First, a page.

It's kind of amazing to watch a bunch of college students - most of whom are just taking the lab as a science requirement - get excited about something. It seemed like initially, they didn't quite believe they could learn anything by "playing in a sandbox", as one of the guys put it. But when I told them that the only thing I was going to do in the lab was turn the tap on and off, and made them get their hands wet and sandy and pruney, they started getting really interested. And when they reached the part in the lab where they got to design their own landscape and streamflow experiment, they were downright enthusiastic. Granted, the other TAs and I had a lot of fun testing out the table last week, but we thought that was just us being geology geeks. Turns out it wasn't just us. Some of the students wanted to stay late so they could do more experimenting.
And that, I think, is one of the best parts of geology, especially when you're just learning it. There's memorization, just like any other class, and you have to learn how science works, but you also get to go outside or to a lab and get messy and watch it work and There will always be people who complain about getting their favorite shoes dirty, or not wanting to touch the mucky fossil you just pulled out of a streambank, or not wanting to lick the halite to test that it's salty - but the ones who aren't bothered by it have fun. And that's great. There's no better draw than showing someone that geology is a science where you can do the same sort of things that you did as a little kid - playing around in the dirt and getting wet and scraping your knees up - and still learn something.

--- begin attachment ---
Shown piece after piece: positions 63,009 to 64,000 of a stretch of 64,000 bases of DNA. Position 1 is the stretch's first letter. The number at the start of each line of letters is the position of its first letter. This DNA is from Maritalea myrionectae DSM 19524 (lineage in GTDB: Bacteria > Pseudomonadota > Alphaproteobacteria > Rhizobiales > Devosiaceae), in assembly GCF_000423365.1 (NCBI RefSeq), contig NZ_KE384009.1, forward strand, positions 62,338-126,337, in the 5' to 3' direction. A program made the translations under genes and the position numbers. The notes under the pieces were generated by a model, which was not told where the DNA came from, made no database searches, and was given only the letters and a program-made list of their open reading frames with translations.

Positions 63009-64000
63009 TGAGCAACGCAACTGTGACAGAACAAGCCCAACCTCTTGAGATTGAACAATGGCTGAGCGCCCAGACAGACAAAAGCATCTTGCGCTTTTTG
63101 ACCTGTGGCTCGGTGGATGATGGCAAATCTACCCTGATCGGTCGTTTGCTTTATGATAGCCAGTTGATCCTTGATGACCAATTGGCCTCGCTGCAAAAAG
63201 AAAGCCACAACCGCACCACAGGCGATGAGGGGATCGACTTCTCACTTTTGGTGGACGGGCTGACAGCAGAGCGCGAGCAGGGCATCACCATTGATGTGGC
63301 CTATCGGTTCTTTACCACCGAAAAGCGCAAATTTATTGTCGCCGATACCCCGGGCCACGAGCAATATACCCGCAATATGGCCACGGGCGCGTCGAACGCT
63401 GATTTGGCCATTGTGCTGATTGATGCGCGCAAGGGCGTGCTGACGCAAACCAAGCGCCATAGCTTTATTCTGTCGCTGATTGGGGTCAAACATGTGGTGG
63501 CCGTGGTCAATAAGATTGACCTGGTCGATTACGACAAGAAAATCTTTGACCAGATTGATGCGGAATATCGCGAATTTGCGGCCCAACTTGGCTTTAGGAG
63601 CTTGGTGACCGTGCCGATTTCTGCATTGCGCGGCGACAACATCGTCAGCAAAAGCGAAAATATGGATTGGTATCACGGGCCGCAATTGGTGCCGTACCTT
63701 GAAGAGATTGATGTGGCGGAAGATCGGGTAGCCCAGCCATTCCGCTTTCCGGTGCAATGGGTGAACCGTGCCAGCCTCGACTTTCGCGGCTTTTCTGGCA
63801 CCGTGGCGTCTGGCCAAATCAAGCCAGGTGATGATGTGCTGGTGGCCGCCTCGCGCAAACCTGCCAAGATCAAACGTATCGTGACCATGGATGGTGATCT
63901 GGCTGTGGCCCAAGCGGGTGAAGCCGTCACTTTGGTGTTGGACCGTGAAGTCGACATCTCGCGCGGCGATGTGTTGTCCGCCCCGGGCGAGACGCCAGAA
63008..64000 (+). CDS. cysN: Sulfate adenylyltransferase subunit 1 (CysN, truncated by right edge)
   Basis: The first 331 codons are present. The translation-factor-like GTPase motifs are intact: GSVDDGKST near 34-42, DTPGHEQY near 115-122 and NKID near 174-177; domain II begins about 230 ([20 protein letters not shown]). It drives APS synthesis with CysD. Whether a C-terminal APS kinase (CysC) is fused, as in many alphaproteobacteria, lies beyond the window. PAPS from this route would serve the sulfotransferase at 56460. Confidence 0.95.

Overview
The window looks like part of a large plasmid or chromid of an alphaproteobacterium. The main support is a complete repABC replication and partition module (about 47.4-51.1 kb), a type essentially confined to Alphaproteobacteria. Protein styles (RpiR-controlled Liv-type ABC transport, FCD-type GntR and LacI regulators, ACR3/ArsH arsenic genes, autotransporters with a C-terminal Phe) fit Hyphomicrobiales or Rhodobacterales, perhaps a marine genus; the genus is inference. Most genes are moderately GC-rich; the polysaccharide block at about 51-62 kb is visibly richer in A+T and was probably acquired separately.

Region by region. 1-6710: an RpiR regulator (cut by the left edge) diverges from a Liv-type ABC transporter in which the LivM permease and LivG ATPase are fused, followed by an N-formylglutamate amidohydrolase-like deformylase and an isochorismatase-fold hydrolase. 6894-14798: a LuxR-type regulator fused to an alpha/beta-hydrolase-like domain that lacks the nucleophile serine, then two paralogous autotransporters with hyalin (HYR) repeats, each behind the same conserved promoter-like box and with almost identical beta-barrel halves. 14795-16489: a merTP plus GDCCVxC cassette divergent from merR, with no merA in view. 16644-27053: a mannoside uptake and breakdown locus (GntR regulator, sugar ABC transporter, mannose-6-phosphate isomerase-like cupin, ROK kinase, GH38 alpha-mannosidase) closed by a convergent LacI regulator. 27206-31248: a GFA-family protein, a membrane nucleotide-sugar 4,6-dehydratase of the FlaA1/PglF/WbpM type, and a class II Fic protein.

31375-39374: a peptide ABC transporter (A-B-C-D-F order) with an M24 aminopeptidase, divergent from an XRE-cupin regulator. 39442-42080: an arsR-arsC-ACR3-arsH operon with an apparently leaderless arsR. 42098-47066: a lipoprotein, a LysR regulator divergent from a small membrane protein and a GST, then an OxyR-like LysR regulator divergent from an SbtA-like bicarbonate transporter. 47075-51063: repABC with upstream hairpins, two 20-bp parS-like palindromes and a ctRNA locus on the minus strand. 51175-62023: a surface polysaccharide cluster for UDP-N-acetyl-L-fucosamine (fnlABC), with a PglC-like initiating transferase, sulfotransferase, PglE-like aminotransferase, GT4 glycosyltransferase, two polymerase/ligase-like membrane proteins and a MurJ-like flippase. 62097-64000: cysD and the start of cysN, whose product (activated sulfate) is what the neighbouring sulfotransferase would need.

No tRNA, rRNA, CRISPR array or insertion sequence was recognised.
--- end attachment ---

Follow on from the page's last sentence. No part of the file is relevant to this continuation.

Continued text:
I'm looking forward to tomorrow afternoon, because the lab is mostly guys and I can definitely see potential for competition to build the coolest floodplain. I'll have to clean up the mess at the end, but it will definitely be worth it.